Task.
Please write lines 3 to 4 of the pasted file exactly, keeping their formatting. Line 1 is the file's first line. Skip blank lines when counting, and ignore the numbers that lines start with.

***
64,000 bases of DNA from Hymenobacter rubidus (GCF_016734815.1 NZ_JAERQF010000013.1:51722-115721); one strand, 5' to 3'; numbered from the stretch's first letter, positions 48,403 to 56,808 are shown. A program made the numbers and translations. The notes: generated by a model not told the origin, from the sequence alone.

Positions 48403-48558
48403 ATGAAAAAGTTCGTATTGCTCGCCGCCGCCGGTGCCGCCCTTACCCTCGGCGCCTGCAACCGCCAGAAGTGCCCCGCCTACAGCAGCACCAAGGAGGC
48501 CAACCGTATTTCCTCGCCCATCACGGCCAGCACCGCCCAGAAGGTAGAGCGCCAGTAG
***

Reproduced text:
48403 ATGAAAAAGTTCGTATTGCTCGCCGCCGCCGGTGCCGCCCTTACCCTCGGCGCCTGCAACCGCCAGAAGTGCCCCGCCTACAGCAGCACCAAGGAGGC
48501 CAACCGTATTTCCTCGCCCATCACGGCCAGCACCGCCCAGAAGGTAGAGCGCCAGTAG